Zak: Yeah, so this all, my career is pretty, runs concurrently with my relationship, but a couple of months in Mike Brown was shot and killed in Ferguson and I actually wasn’t sent down to cover it for the sort of initial protests and backlash. But in November when they were announcing the indictment decision about Darren Wilson, they sent me down and I was there for over a week and report a lot of stories from there and that was like kind of my first big assignment and it’s something that has obviously like shaped the course of what I’ve done since and I think about a lot still.

Josie: I will also tell the story to our listeners that Zak was in Ferguson and all you’re seeing is kind of new stations panicking about riots, which ended up being more that the police were rioting than people on the street, but Zak wasn’t answering my text messages and I was in total panic and then I saw him in the background on a CNN, a CNN like clip texting. I don’t know. He was like on his phone.

Zak: I was tweeting, I don’t like it anymore than you do.

Josie: And I was like, he’s alive! And also he’s on his phone!

Zak: I hate Twitter. If you go to my Twitter you’ll notice there’s an aura that comes off my Twitter that is like, this dude hates Twitter and doesn’t use it nearly as much as he should, but I was trying to do my job. That’s why I was on the phone. Was getting around to those texts to you babe. 

Josie: Yeah eventually.

Zak: That was my next-

Josie: Well you’re here. I’ll let it go eventually. That was a good six years ago now, but eventually. Where do you go for news? We’ve been asking this question and saying criminal justice news which is a pretty narrow topic? So I’m going to say news in general but criminal justice news is also helpful.

Zak: Yeah, the hands down best criminal justice coverage for my money these days is being done by the appeal.org.

Josie: He is a great husband. 

Zak: No, honestly really good stuff and not just I have, I also have friends who I know, aside from my wife, who work there and are all really brilliant folks and I’m really proud of the work they do there. And I would follow their work wherever they were working and they’re working at The Appeal and covering criminal justice for The Appeal and I’m like so happy they are there and I think they’re doing incredible stuff. I feel the same about my colleagues at New York Magazine, some of my favorite writers. It really helps, I think, to be in this industry and be a fan of the people you’re working with.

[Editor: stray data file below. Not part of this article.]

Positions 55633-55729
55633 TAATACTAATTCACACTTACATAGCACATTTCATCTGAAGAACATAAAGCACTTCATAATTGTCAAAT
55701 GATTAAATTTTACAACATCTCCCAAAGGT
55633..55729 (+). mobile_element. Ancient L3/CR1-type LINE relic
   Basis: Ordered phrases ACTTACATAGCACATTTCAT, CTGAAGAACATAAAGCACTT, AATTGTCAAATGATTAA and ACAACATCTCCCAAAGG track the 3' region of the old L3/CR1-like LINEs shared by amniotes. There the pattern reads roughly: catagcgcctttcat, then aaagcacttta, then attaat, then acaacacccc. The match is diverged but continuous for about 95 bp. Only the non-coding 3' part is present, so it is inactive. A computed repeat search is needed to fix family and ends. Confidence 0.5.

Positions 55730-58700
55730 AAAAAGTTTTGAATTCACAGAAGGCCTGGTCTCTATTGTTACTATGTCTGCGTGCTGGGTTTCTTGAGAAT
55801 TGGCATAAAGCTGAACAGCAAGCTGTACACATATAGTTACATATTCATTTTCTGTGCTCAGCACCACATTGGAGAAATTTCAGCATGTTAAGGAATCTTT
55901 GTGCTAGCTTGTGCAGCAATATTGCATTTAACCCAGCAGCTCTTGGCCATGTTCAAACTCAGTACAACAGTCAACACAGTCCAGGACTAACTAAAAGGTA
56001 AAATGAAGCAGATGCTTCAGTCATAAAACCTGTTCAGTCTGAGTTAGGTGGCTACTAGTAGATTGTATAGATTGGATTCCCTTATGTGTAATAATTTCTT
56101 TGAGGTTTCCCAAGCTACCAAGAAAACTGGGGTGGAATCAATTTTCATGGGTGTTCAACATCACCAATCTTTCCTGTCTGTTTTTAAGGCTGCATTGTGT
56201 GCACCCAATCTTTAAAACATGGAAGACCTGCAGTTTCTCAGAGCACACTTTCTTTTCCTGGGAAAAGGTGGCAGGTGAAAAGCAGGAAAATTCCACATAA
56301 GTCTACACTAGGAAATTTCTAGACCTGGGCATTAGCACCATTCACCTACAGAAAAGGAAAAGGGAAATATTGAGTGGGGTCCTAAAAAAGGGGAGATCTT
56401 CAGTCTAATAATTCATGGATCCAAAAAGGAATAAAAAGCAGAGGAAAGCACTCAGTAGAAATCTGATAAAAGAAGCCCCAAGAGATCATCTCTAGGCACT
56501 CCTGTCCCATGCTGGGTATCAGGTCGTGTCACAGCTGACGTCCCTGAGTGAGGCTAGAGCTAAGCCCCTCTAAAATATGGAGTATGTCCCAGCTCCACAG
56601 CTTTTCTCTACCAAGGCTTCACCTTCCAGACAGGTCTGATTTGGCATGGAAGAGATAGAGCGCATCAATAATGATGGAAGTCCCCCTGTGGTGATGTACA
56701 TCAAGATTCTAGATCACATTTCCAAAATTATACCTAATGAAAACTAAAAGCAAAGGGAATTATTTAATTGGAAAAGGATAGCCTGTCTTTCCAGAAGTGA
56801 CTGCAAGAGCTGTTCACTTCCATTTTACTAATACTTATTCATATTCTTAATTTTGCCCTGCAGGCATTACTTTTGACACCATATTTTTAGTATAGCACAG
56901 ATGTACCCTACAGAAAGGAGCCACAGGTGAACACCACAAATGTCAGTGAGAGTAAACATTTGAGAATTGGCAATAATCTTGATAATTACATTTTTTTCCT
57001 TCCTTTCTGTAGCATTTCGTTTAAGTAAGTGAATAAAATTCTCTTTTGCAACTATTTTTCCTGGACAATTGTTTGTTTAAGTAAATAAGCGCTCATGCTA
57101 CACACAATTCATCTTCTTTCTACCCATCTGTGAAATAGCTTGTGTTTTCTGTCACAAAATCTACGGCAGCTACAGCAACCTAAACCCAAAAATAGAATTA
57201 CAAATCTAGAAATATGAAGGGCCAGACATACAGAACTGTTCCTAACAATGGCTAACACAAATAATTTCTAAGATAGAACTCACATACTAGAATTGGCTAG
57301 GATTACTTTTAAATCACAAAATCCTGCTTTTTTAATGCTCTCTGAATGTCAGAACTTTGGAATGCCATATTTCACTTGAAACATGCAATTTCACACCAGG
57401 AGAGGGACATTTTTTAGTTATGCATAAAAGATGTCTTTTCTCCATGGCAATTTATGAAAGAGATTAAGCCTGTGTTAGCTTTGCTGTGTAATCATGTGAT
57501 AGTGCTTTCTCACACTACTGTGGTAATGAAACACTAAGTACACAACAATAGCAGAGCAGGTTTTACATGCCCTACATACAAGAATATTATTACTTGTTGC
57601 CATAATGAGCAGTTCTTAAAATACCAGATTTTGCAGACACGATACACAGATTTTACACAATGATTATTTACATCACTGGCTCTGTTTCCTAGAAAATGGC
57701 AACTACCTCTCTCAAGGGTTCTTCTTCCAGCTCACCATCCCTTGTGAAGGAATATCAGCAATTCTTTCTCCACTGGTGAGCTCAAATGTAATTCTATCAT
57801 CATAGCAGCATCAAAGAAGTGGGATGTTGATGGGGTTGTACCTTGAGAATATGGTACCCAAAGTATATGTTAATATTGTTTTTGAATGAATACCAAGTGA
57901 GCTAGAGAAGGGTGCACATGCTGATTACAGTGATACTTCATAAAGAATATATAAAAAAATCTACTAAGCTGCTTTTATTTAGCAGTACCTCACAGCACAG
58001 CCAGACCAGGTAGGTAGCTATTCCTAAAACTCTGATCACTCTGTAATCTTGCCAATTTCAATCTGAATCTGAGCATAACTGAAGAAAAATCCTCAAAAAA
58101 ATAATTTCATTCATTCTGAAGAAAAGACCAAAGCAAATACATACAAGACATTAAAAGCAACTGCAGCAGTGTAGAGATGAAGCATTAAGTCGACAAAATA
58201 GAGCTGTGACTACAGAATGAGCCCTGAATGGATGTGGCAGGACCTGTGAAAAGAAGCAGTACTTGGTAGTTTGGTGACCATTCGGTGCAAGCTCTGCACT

Josie: Yeah. It’s true. 

Zak: And I like very much am at New York Mag and yeah, again, I mean I read, I think I get exposed cause it’s such a like kind of dense news ecology out there that to narrow it down, like having filters there aside from like okay this is my general filters that narrow it down that’s really helpful. So I again like places my friends work at like The Times, The Atlantic Mother Jones, Huff Post, Teen Vogue does great stuff on political analysis and stuff. I have friends who work there and obviously local stuff is really important. I’m fairly, my wife doesn’t know that I’m a fairly avid daily AJC reader.

Josie: I know that’s, I appreciate that.

Zak: I’m a subscriber. 

Josie: You are? 

Zak: Yeah. 

Josie: I think we’re both paying for an AJC subscription. (Laughs) Support local news. 

Zak: Texas Monthly

Josie: I love Texas Monthly. And what are you reading now?

Zak: So I read for work a lot, honestly more than I want to. So when I like read, read, I try to read stuff that’s not for work and I try to read for pleasure as much as possible. And as my wife can tell you very unhappily, my favorite genre is horror. I’m like a huge horror fan, movies and books and I’m reading The Haunting of Hill House right now, the original by Shirley Jackson. And I’m kind of more of the work related tip. I’m slowly piecemeal working my way through The History of White People by Nell Irvin Painter. And it’s kind of about historically how this idea of whiteness came to be constructed. And it’s really interesting and really, she’s a really great stylist. She’s a great writer. So it’s fun to read.

Josie: So what do you do for fun when you’re not working? What are your guilty pleasures? I obviously know a lot of these, I hope but, but for people that don’t live in the same house as you, what are the things you do in your very little off time?